Ever since the original AR Drone came out several years ago, the entire world has been drone crazy – for the first time, the technology exists for the every day person to have their own remote control drone. Naturally this has lead to a lot of talk about regulation and policing these aerial vehicles. While the debate over the larger and more powerful drones will continue, Parrot continues to invent and develop new drone technology – this time with the intent of putting drones into everyone’s hands… literally! Earlier this year Parrot announced they were releasing two new drone types in the near future – one would be a ground based “Mini” drone, while the other would be a smaller scale version of their massive popular AR Drone (and AR Drone 2.0). The latter is called the Rolling Spider, and it is the object of this review.
What I was first amazed by was the size of the the Rolling Spider MiniDrone. It literally can sit comfortably on your two hands held together like you see in many of their ads. I was also really impressed with the weight of the Rolling Spider – the battery makes up about half of the weight of the drone, which will factor in later in this review when we talk about flight times. Included in the Rolling Spider box are the following items:
- The Rolling Spider
- 1 Battery
- 1 MicroUSB Cable
- 2 Wheels + the Connection Bar
- A Set of Stickers
- A Quick Start Guide
The first thing you are advised to do is download the FreeFlight 3 app, which enables control of both MiniDrones and the upcoming Bebop. Upon doing so, you are ready to fly! The Rolling Spider is connected to via Low Energy Bluetooth – while understandable why they did this instead of using a WiFi connection, it does limit your ability to fly the drone anywhere long distance. Basically, you’re going to want to keep it in a 20M range – but not just because of the Bluetooth connection, but because you are also going to be flying the Rolling Spider by sight. Unlike the other drones (including the Jumping Sumo), the Rolling Spider has no live camera feature. It does have a camera built into the bottom of the drone which can take downward facing photos though.
Control is incredible! Parrot has really figured this out and even for such a small device, it certainly performs impressively! The Rolling Spider features a 3-axis gyroscope, 3-axis accelerometer, a pressure sensor (for flight altitude) and an ultrasonic sensor for near ground flight. Together, with the quadricopter blades, it performs like a dream! It even has some pre-programmed tricks that you can perform including front and back flips, u-turns and other impressive acts. Flying it is also a ton of fun as you maneuver between trees, near the ground and high into the sky.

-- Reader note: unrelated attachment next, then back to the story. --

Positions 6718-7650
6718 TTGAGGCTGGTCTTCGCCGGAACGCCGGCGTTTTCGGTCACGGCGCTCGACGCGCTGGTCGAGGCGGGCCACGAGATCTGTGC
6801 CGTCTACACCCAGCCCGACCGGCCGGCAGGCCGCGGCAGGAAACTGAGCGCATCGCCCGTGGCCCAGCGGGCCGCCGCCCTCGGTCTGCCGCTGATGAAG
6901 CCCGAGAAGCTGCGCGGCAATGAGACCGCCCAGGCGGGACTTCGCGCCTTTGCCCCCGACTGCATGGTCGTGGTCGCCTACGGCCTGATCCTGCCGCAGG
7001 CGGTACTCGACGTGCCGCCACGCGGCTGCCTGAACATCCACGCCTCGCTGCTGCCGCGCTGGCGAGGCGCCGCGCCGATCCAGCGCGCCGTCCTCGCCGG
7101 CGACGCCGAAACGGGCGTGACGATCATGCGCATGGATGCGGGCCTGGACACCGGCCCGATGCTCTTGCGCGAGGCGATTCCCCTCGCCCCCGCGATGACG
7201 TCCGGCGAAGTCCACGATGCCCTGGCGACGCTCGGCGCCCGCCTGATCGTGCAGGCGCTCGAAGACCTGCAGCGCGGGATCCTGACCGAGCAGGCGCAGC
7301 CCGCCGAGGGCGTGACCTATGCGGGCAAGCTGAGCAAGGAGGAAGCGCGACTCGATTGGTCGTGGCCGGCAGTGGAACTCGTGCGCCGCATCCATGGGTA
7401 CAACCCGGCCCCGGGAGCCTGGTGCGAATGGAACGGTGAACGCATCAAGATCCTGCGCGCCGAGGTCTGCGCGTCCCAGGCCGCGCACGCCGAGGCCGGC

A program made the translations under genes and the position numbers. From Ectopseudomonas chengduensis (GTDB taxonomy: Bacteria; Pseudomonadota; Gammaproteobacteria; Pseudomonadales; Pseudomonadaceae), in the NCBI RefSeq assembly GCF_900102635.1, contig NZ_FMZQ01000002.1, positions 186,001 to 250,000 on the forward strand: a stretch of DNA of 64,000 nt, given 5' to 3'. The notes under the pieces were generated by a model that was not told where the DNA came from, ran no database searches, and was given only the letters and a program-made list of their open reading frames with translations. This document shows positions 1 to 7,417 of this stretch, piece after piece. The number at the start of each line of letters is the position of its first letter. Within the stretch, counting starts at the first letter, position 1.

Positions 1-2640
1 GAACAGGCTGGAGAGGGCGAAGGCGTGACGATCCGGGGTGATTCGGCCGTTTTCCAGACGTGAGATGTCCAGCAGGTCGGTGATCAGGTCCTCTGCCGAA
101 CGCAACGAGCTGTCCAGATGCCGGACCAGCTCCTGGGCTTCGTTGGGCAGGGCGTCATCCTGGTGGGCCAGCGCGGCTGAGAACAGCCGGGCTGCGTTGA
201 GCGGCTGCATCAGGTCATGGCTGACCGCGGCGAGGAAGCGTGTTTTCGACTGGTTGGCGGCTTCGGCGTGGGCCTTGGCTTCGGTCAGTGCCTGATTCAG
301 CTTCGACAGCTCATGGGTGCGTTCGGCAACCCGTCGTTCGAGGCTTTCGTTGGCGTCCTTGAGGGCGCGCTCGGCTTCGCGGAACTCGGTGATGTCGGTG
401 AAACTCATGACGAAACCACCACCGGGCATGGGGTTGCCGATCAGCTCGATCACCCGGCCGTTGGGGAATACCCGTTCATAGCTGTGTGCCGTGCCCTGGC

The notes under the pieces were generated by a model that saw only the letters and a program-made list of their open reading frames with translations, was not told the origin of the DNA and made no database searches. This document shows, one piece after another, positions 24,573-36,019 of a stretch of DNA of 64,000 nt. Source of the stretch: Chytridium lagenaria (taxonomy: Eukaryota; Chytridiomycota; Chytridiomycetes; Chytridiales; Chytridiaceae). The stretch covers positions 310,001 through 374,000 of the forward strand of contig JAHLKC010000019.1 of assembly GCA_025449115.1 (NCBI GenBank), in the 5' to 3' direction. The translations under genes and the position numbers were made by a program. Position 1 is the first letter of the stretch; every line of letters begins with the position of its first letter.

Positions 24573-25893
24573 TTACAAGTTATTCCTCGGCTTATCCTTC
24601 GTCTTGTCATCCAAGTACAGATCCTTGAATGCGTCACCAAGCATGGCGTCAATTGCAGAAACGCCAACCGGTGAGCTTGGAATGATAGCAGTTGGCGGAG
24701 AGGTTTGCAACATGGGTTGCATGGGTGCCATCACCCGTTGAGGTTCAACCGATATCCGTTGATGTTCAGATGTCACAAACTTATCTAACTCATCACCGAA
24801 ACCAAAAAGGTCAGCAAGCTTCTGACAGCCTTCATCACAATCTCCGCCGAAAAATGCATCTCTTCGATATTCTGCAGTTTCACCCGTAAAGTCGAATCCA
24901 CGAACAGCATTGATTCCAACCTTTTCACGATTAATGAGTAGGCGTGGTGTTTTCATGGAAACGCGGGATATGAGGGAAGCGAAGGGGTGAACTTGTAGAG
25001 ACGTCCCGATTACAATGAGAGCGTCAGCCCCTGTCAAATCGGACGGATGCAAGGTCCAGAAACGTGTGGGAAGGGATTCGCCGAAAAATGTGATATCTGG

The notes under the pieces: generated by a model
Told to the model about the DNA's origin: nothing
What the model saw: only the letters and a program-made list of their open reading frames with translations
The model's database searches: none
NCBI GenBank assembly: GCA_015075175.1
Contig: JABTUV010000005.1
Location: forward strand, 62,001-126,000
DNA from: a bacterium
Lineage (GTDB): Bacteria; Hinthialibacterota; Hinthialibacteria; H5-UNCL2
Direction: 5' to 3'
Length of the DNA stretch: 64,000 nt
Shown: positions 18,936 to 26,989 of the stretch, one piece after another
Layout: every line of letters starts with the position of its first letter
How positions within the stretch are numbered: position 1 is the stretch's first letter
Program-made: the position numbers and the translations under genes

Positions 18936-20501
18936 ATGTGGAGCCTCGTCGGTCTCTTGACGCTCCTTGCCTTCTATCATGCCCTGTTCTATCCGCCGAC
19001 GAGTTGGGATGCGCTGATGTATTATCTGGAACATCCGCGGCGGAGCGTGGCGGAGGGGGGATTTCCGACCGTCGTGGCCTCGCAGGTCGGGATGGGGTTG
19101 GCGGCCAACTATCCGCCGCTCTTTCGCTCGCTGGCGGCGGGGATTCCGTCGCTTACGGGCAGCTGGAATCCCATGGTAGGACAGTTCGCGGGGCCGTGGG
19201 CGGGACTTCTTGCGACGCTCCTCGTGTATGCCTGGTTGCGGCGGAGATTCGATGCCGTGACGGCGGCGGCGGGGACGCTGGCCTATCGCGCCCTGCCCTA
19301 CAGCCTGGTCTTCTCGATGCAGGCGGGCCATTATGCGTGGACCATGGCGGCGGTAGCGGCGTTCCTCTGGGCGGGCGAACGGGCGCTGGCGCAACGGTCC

Construction is also very solid – learning to fly had me crashing into walls, trees, cars and people (oops) a couple of times. However, the propeller cutout function results in no damage to the person, the property or the drone. This is certainly a device that is prepared to handle even the worst of pilots! A good rule of thumb though should be to fly in wide open spaces until you really get the hang of the controls and the depth perception.
All that said, the Rolling Spider suffers from one major disappointment – the battery life. As previously mentioned, the Rolling Spider’s weight is about 50% battery, meanwhile those high performance rotors are spinning so fast and in such a crucial fashion that the battery gets ‘zapped’ rather quickly The battery life is rated for about 8 minutes (and requires 1.5 hours to fully recharge it.) In my tests, I found it really depended on how you’re flying – gentle low to the ground flight lasted for 11 minutes. Average flight came in between 7-9 minutes. Aggressive style flight and the battery was gone after 7 minutes. Adding the roller wheels to the drone and those times were reduced by a minute across the board. My recommendation would be to buy TWO additional batteries, enabling you to have 20-30 minutes of flight.
Overall, the Parrot Rolling Spider MiniDrone is a really solid remote control vehicle. It suffers from short battery life, but considering what it’s actually doing and how much it weighs – I really can’t hold that against Parrot. The cost is a little bit on the higher side (the batteries too) – if they could bring it down under $100 (taxes-in) it would be more in line with what many would pay. That said, this is one fun little device, especially for someone who is new to the drone/RC market. In terms of a gift though – that person is going to love it.
I was provided with a unit for my review.